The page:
Sarah and her husband had been together for 30 years and had been married for over 20 years when Sarah began divorce proceedings. They had one child who was taken ill during the course of the divorce.
Reaching the decision to divorce:
This took me a very long time for a number of reasons. We had been together for a long time (30 years in all and married for just over 20 of those); although I had a career, my family was more important to me than anything else in my life; the negative impact of my parents’ divorce continued to affect our extended family 25 years later and I didn’t want that for our child. However, in spite of numerous attempts to resolve our difficulties through counselling, the relationship with my husband had broken down completely. I kept trying to find a way for us to live together peacefully. However, when our child became ill too I began to understand that living with a broken marriage was as difficult for our child as it was for me. It had taken me 5 years to make the decision. In retrospect, it would have been so much healthier for all of us if I had made it much sooner.
What I wish I’d known:
I wish I’d known that the divorce process is like battling an unknown stranger – at least, that is what the process was like for me. It would have saved me a lot of emotional energy if I had viewed the entire process as a difficult negotiation with a person I no longer knew or understood. Eventually, I put my emotions on one side and worked hard to provide my solicitor with the facts he needed to bring the whole thing to conclusion.
What I would do differently:
Because I was the wage earner, the home maker and the mother of an ill child, I didn’t take time out to find out about my legal rights until we had already been separated for 9 months. I would instead seek legal advice immediately – this would have avoided the very difficult situation I found myself in (see below).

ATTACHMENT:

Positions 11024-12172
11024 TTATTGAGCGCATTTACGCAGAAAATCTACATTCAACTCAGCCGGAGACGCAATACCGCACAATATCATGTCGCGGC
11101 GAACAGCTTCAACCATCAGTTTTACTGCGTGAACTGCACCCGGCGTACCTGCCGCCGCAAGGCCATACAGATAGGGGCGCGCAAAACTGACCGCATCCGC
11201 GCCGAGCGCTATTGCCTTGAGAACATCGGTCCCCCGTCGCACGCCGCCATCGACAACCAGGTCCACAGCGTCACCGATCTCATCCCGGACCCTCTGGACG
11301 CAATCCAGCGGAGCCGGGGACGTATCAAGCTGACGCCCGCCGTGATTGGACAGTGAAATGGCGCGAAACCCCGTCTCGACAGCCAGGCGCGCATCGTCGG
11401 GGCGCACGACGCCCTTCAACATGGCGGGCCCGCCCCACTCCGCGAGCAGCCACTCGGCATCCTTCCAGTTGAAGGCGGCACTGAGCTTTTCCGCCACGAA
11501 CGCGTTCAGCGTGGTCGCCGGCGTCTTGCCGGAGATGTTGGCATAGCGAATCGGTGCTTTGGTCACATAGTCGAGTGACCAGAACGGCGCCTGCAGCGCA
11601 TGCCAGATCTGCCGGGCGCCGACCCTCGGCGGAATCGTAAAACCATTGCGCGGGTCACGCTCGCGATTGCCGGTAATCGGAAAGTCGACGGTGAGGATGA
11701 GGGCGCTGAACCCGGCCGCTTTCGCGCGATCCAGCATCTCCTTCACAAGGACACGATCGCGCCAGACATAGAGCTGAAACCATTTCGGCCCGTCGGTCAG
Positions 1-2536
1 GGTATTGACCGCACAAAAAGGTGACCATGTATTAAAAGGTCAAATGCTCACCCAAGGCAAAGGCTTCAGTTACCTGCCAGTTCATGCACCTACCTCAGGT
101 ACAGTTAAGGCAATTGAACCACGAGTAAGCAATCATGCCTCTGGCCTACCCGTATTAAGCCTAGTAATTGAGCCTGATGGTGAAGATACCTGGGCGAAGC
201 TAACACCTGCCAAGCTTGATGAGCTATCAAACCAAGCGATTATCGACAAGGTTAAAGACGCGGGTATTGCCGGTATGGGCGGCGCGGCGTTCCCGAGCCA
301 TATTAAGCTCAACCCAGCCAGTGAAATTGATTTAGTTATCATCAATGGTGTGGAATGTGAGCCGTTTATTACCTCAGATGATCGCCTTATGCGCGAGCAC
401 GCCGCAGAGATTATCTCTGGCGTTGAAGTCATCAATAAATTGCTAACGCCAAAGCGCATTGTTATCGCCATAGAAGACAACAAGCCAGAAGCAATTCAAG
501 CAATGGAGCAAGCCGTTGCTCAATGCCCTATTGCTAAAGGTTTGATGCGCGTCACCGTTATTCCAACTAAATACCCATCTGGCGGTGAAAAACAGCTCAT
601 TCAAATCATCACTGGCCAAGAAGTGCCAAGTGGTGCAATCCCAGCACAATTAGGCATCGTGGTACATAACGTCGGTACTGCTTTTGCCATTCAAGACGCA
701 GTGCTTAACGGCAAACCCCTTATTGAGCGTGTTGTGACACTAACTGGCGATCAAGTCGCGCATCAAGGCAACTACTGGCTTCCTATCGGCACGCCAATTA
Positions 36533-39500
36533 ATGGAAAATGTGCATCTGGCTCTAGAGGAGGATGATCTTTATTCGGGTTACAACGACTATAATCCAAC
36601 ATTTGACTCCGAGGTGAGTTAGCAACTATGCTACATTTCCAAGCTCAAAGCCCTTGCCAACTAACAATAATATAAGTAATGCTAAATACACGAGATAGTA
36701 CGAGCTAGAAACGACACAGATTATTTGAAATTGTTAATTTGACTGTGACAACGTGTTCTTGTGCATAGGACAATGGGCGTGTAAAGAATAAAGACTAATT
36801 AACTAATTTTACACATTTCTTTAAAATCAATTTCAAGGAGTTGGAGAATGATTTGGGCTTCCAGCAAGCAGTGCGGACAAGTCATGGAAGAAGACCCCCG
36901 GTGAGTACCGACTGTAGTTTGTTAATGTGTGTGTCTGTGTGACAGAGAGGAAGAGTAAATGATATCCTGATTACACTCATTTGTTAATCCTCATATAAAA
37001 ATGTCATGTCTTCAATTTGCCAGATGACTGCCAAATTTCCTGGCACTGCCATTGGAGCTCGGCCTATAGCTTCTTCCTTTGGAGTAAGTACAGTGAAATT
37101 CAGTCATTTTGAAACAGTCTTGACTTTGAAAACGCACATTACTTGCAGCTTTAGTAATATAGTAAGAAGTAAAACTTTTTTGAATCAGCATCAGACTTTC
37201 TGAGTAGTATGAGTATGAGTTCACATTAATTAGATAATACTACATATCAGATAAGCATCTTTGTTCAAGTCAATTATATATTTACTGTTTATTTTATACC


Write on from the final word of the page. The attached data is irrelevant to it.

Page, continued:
The best advice I was given:
The best advice I was given was that I could choose to have a ‘functional divorce’ i.e. one that supports the needs of our child so that they don’t experience the type of total family breakdown that resulted from my own parents’ separation. We had the support of a wonderful family therapist and now, as a result, our child has a good relationship with both parents and enjoys a relationship with all members of the extended family on both sides. We are all agreed that our lives are so much better now.
The low point:
The low point was 8 months before final settlement was reached. I had stopped working 2 years before to become our child’s carer but had returned to work very part-time a year later on a 12 month contract. When that job ended, my ex-husband blocked my access to our joint funds (from the sale of our home). As a result, I was unable to find a way to meet our financial commitments including our housing commitments.
This was an extremely difficult time for me and my child who still recalls us trying to make a meal from out-of-date tinned foods. It was also difficult for my family as they had not previously been aware of the extent of the difficulty in our marriage and divorce. They rallied around us and supported us with food, lodgings and loans. Embarrassing but very welcome.
However, I soon realised that it was important not to panic and to continue to work through the divorce process with my solicitor. This I did with renewed focus. It paid off, and 6 months later we reached a financial settlement and the Final Decree arrived 2 months after that.
Now, a year later, I am living in our new home pursuing a life that feels like a dream come true. Our child lives with me at the moment but is quickly becoming independent and has just returned from a holiday with my ex-husband. They made good progress resolving their own relationship problems. My child and I are so much happier now. Neither of us would go back to our previous life.